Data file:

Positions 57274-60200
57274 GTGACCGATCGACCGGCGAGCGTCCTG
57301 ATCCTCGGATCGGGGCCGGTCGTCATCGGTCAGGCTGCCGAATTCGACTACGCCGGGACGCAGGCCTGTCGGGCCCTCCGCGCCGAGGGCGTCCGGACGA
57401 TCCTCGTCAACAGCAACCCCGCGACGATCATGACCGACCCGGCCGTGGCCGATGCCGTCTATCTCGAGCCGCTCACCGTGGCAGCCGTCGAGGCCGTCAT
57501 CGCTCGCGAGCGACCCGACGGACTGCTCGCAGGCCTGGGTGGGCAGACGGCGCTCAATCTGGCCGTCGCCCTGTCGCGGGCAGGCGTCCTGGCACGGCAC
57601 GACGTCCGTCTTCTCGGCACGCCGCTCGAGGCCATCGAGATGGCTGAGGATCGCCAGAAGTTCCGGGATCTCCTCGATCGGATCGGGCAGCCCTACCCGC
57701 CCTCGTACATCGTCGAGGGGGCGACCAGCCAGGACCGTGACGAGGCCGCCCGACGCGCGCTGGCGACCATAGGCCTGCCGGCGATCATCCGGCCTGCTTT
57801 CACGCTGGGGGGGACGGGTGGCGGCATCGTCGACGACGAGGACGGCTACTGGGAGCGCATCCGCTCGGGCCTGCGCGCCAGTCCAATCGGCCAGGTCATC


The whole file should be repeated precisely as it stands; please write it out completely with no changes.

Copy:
Positions 57274-60200
57274 GTGACCGATCGACCGGCGAGCGTCCTG
57301 ATCCTCGGATCGGGGCCGGTCGTCATCGGTCAGGCTGCCGAATTCGACTACGCCGGGACGCAGGCCTGTCGGGCCCTCCGCGCCGAGGGCGTCCGGACGA
57401 TCCTCGTCAACAGCAACCCCGCGACGATCATGACCGACCCGGCCGTGGCCGATGCCGTCTATCTCGAGCCGCTCACCGTGGCAGCCGTCGAGGCCGTCAT
57501 CGCTCGCGAGCGACCCGACGGACTGCTCGCAGGCCTGGGTGGGCAGACGGCGCTCAATCTGGCCGTCGCCCTGTCGCGGGCAGGCGTCCTGGCACGGCAC
57601 GACGTCCGTCTTCTCGGCACGCCGCTCGAGGCCATCGAGATGGCTGAGGATCGCCAGAAGTTCCGGGATCTCCTCGATCGGATCGGGCAGCCCTACCCGC
57701 CCTCGTACATCGTCGAGGGGGCGACCAGCCAGGACCGTGACGAGGCCGCCCGACGCGCGCTGGCGACCATAGGCCTGCCGGCGATCATCCGGCCTGCTTT
57801 CACGCTGGGGGGGACGGGTGGCGGCATCGTCGACGACGAGGACGGCTACTGGGAGCGCATCCGCTCGGGCCTGCGCGCCAGTCCAATCGGCCAGGTCATC